The Islamic State found in these young people the ideal cannon fodder for its religious war in Europe against the New Crusaders (Salibiyun al-judud) and means to carry out its violent agenda outside of the Muslim world. In many cases contact was established through the Internet and even the ideological training was undertaken through the very Internet and then they sent to die and cause mayhem. Of course the true sponsors always remain in the dark and unknown.

Probably the last terrorist action of Trèbes and Carcassonne in the Aude region in France that caused the death of four people is the last gasps of the dying infamous Islamic State. It is a pretty minimal action claimed hurriedly by this terrorist organization just to say it is still around. Logically speaking it seems more like the work of a long wolf than that of an established organization. Anyway, since the coordinated international onslaught on the territory of ISIS and its consequent defeat, only lone wolves committed terrorist acts in total despair, such as ramming vehicles into pedestrians to cause maximum casualties or attacking civilians or military at knife point.

All in all, the European concerted effort to wipe out Islamist terrorists with the help of North African countries like Morocco is paying off. Terrorism cannot be, of course, totally eradicated, but terrorists will have a hard time operating like they used to do in the past and this, slowly but surely, will lead to the demise of violent Islamism, in the long run.

De-Radicalization

Religious extremists declare US the enemy.
Religious extremists declare US the enemy.

The Western world has to enact stringent laws for Islamist brainwashing which is very active in improvised prayer rooms where preaching is political and incendiary and, also, with unemployed and marginalized youth. Like in Morocco, prayer rooms have to go under the strict control of the state and Imams have to be trained and vetted prior to assuming their function. Their sermons have to be issued by a central state-controlled religious authority. Mosques and prayer rooms will be allowed to open only for prayer times and during some special religious functions.

Many countries, Muslim or non-Muslim, can learn from the Moroccan strict management of the religious field by vetting and training Imams and religious clerics with the mission to assist the population in religious affairs (murshidine – male, and murshidate -female) in moderate Islam philosophy and practice through the wasatiyya approach, in state-owned and operated institutions such as the Imam Academy in Rabat and a strict control of mosque and preaching and religious organizations and associations and their finance.xi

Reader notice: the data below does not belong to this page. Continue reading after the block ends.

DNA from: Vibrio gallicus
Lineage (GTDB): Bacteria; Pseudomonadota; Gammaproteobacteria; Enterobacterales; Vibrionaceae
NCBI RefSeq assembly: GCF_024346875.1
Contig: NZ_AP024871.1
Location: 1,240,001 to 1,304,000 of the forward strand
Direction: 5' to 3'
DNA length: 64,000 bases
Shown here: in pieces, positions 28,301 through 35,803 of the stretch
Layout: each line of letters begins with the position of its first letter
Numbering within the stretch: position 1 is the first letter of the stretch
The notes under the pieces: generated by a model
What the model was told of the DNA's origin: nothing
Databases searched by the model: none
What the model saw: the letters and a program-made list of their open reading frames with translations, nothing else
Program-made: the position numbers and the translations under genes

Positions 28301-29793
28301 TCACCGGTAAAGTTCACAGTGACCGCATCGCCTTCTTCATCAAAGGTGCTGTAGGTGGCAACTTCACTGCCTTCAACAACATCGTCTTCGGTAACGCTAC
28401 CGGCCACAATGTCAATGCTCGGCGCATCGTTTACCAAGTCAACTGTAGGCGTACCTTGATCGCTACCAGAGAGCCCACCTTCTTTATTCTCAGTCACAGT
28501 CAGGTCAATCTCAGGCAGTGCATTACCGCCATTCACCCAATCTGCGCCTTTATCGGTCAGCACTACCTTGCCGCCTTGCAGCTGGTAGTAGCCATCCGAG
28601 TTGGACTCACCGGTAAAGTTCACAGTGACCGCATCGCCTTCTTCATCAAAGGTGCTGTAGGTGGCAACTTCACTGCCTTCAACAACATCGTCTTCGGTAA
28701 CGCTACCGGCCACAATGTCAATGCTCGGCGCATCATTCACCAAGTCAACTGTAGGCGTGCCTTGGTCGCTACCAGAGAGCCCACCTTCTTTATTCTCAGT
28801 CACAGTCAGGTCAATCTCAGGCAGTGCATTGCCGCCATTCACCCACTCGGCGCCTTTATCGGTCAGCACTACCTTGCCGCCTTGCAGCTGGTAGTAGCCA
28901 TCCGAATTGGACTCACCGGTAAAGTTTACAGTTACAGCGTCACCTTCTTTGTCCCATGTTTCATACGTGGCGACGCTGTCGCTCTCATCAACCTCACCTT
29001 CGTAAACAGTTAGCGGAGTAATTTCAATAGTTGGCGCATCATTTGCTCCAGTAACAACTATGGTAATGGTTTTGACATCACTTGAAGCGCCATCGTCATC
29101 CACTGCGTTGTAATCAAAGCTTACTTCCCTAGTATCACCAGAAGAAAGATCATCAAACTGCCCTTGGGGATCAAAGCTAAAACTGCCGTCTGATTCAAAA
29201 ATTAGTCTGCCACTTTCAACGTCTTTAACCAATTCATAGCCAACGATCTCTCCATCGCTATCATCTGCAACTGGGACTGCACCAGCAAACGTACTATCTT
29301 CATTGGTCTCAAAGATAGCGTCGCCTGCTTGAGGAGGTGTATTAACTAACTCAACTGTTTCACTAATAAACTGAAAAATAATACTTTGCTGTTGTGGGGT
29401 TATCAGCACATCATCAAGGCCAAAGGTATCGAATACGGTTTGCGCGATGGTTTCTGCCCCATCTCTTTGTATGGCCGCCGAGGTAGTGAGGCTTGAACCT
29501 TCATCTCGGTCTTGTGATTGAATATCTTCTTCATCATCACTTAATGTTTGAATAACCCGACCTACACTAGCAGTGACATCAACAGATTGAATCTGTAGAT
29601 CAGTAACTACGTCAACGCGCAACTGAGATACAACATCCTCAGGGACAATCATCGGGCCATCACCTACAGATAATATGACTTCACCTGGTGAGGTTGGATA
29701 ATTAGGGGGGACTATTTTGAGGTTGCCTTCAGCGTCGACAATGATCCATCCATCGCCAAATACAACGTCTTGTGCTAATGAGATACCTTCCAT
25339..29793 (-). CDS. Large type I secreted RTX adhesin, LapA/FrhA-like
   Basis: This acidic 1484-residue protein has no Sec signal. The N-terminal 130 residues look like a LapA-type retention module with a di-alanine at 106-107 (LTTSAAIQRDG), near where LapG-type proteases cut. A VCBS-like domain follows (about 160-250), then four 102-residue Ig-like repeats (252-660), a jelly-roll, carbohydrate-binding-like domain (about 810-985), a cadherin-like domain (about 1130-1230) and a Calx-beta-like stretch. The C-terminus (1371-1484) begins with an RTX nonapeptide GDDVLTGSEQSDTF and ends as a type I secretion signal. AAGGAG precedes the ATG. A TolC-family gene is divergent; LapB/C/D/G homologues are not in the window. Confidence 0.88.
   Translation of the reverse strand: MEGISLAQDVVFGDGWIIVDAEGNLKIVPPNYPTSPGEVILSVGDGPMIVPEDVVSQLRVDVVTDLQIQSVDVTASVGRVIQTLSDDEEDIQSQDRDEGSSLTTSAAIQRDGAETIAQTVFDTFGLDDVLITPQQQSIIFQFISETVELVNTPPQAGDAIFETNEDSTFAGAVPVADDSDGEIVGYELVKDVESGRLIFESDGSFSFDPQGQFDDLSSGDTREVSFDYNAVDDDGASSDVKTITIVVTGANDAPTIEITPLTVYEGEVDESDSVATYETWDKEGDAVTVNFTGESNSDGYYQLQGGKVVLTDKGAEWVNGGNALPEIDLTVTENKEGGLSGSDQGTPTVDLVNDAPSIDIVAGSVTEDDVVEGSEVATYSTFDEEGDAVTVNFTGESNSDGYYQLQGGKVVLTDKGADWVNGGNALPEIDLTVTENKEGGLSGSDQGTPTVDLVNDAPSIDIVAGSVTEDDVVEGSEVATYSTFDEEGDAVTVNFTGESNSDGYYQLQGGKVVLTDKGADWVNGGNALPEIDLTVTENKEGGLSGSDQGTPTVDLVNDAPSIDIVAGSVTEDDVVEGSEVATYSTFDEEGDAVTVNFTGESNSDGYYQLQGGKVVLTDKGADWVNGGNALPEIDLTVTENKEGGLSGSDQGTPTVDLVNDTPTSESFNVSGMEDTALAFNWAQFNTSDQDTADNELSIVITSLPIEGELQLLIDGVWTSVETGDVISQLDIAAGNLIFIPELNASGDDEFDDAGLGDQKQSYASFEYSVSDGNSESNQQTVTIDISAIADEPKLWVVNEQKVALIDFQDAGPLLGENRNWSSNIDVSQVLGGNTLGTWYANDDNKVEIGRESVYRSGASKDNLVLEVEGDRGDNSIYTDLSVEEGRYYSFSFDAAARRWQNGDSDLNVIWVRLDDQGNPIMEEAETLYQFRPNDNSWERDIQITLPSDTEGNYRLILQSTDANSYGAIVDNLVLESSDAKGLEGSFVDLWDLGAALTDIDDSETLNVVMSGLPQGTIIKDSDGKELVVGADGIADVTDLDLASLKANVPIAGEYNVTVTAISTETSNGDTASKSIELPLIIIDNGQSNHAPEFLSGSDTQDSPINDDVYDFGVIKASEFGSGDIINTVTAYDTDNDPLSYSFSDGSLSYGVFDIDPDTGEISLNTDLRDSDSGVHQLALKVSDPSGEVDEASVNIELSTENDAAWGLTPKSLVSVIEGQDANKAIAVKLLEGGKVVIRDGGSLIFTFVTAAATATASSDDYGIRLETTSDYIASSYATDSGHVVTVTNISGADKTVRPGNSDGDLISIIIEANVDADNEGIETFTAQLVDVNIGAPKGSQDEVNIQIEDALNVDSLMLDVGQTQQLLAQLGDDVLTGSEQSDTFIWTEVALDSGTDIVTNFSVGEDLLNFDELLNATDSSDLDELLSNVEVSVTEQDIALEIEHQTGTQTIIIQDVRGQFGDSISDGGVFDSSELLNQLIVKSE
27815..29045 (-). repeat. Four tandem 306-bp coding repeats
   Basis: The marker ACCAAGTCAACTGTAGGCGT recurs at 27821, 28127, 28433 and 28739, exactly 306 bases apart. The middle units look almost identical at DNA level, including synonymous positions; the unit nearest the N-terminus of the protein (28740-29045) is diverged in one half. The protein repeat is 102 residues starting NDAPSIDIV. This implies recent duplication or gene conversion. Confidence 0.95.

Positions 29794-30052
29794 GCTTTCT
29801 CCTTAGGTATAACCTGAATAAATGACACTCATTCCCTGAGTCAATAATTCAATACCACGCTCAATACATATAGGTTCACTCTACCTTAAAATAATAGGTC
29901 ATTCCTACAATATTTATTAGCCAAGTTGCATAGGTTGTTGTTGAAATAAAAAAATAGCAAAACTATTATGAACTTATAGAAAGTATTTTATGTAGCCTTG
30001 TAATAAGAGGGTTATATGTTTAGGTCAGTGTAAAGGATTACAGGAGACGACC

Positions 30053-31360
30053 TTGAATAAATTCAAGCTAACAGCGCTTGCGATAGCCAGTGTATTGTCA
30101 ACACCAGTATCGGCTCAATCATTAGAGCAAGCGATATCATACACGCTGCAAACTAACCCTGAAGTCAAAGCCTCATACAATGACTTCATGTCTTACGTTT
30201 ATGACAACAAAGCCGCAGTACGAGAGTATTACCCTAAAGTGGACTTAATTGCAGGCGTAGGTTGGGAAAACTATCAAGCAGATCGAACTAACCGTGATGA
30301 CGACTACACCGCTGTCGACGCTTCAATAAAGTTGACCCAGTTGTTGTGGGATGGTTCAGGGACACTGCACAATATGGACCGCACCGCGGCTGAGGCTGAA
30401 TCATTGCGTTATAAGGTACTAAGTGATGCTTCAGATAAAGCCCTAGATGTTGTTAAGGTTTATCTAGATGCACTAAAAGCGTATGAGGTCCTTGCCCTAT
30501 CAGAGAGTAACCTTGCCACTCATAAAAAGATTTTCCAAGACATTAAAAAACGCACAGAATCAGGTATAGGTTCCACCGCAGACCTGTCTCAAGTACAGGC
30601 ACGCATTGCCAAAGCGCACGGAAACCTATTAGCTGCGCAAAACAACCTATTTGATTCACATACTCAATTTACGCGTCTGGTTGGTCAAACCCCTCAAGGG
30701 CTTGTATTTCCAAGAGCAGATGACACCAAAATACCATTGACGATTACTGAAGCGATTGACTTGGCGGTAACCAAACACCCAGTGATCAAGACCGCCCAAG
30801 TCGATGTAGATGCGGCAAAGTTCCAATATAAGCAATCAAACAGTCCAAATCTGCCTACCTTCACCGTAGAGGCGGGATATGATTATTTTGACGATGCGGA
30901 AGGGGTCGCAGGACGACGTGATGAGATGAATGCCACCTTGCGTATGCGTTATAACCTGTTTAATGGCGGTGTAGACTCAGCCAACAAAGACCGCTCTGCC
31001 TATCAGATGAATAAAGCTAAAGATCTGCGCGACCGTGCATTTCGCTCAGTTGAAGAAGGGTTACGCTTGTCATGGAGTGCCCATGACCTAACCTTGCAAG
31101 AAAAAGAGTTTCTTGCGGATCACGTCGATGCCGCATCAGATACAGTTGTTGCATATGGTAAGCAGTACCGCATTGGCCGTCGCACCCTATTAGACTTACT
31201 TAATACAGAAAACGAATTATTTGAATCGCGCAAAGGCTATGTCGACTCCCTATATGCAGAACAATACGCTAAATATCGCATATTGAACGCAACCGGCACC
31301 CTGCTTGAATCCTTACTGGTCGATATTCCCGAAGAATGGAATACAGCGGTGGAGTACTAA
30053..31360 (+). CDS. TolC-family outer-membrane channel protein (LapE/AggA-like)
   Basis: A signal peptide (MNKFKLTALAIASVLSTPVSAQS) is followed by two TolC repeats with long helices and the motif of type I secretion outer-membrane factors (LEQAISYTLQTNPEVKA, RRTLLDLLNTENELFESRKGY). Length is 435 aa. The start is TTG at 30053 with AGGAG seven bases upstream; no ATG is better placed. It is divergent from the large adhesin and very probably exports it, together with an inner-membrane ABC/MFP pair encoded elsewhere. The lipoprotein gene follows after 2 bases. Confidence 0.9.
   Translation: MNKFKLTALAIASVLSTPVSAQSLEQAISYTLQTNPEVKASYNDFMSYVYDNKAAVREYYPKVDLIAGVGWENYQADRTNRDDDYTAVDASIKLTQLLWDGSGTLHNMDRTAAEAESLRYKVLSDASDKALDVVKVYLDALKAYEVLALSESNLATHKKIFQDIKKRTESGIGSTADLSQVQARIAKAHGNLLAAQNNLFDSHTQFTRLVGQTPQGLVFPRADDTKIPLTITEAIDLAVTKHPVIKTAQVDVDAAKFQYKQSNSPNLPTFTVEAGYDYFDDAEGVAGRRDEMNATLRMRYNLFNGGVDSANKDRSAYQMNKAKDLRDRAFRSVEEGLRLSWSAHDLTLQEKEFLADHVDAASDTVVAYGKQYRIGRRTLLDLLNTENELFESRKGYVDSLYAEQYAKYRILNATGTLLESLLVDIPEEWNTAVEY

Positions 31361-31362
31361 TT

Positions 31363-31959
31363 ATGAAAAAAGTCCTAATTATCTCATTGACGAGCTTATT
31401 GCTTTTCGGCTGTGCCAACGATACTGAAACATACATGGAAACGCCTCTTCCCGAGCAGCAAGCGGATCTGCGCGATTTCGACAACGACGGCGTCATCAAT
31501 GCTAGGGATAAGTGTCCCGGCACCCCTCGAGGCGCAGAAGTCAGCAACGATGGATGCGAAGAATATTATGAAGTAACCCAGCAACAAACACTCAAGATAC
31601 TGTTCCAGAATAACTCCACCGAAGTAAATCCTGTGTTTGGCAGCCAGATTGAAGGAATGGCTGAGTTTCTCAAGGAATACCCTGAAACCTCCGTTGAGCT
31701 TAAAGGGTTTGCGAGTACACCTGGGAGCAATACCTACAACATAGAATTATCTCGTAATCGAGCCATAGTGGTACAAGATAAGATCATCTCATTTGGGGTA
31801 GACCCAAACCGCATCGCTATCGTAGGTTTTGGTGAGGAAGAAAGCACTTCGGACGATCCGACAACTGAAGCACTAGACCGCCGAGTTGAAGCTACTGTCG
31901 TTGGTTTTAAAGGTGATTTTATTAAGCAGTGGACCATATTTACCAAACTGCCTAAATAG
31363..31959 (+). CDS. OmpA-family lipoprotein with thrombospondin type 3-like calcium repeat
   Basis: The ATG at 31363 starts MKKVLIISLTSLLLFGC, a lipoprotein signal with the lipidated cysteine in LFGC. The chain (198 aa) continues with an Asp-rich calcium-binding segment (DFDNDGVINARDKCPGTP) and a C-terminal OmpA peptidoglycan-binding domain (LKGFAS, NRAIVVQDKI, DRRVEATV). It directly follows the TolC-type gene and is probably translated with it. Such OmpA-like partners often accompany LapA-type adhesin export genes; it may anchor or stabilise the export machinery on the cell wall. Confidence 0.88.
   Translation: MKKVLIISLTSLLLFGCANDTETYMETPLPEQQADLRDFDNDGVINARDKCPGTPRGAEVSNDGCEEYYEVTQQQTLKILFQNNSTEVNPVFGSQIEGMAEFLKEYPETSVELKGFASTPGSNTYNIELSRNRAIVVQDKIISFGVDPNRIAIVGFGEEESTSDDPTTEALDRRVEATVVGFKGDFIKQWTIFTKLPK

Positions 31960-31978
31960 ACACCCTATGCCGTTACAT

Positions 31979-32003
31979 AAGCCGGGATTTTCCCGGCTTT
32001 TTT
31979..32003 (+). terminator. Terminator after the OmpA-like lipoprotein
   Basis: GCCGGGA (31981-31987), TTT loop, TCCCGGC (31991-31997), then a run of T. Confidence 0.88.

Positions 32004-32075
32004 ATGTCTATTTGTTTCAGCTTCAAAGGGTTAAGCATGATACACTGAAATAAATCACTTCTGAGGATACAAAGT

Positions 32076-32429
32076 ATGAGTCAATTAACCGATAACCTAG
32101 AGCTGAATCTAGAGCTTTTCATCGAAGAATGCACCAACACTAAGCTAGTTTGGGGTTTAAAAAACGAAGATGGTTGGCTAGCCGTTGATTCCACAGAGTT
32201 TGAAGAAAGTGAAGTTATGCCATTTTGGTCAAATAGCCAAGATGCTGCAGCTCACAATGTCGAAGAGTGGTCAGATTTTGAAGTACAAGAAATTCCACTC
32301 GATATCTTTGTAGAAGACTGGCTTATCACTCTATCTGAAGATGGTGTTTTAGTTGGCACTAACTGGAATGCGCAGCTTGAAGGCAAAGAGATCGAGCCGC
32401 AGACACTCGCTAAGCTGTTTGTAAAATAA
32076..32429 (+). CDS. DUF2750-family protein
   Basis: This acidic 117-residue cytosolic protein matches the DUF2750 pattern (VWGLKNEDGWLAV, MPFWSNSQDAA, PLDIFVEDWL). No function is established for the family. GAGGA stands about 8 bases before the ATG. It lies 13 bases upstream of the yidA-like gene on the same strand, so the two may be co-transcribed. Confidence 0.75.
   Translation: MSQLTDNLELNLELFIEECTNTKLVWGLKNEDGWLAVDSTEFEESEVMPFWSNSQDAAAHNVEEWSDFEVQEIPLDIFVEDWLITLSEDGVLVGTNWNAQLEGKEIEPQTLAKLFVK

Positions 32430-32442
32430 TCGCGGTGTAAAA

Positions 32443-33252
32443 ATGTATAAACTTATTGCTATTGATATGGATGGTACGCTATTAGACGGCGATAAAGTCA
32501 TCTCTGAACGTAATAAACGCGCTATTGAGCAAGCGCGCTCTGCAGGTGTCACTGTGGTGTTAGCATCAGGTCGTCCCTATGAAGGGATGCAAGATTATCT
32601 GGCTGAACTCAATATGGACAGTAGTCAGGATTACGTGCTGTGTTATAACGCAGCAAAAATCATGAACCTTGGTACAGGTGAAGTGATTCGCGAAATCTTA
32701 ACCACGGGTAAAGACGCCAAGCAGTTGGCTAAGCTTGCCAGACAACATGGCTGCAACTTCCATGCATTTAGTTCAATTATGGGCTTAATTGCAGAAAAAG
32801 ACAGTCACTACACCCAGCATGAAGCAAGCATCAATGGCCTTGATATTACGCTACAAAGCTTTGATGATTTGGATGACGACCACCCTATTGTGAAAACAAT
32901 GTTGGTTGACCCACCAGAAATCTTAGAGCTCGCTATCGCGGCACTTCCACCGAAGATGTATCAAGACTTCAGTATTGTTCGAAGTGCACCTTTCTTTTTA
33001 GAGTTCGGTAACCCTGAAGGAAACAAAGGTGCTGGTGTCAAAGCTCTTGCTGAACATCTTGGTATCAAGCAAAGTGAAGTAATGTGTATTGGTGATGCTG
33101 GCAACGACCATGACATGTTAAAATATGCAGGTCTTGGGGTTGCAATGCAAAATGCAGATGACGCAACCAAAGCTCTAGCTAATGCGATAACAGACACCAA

De-radicalization will have, also, to affect publications, meetings and all kind of gatherings and celebrations. The youth have to be watched closely and the European states must train them to get jobs to become fully active within society but, also, to strengthen their sense of identity and belonging.

The Islamists have grossly used Western freedom and they must understand that this is not allowed anymore. The integration of moderate Islam in the European social fabric is an urgent necessity today more than ever before and the same is true of the rest of the Western world. Only the recognition and activation of moderate Islam can help suffocate violent religious extremism

Will the West learn the lesson . Only time will show.

You can follow Professor Mohamed Chtatou on Twitter: @Ayurinu

Endnotes:
i. http://www.khilafah.com/clarifying-the-meaning-of-dar-al-kufr-a-dar-al-islam/

https://en.wikipedia.org/wiki/Divisions_of_the_world_in_Islam

ii. https://www.rand.org/content/dam/rand/pubs/monographs/2008/RAND_MG726.pdf

iii. https://www.brookings.edu/wp-content/uploads/2016/06/The-ideology-of-the-Islamic-State.pdf

https://en.wikipedia.org/wiki/Caliphate

iv. https://en.wikipedia.org/wiki/Executive_Order_13769

https://www.adl.org/education/resources/tools-and-strategies/what-is-the-muslim-ban

https://www.aclu.org/blog/immigrants-rights/muslim-ban-what-just-happened

v. https://www.aclu.org/blog/immigrants-rights/muslim-ban-what-just-happened

vi. https://www.washingtonpost.com/news/global-opinions/wp/2018/02/12/america-should-get-behind-saudi-arabias-revolutionary-crown-prince/

vii. https://en.wikipedia.org/wiki/Wahhabism

https://www.telegraph.co.uk/news/2016/03/29/what-is-wahhabism-the-reactionary-branch-of-islam-said-to-be-the/

viii. https://www.nytimes.com/2017/11/23/opinion/saudi-prince-mbs-arab-spring.html

ix. http://www.history.com/topics/world-war-ii/marshall-plan

x. https://www.eurasiareview.com/19092017-radicalization-of-young-moroccans-of-european-diaspora-and-responsibility-of-europe-oped/

xi. https://www.moroccoworldnews.com/2016/05/186729/mohammed-vi-imam-academy-another-success-story-in-faith-management-in-morocco/


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Dr. Mohamed Chtatou

Dr. Mohamed Chtatou

Dr. Mohamed Chtatou is a Professor of education science at the university in Rabat. He is currently a political analyst with Moroccan, Gulf, French, Italian and British media on politics and culture in the Middle East, Islam and Islamism as well as terrorism. He is, also, a specialist on political Islam in the MENA region with interest in the roots of terrorism and religious extremism.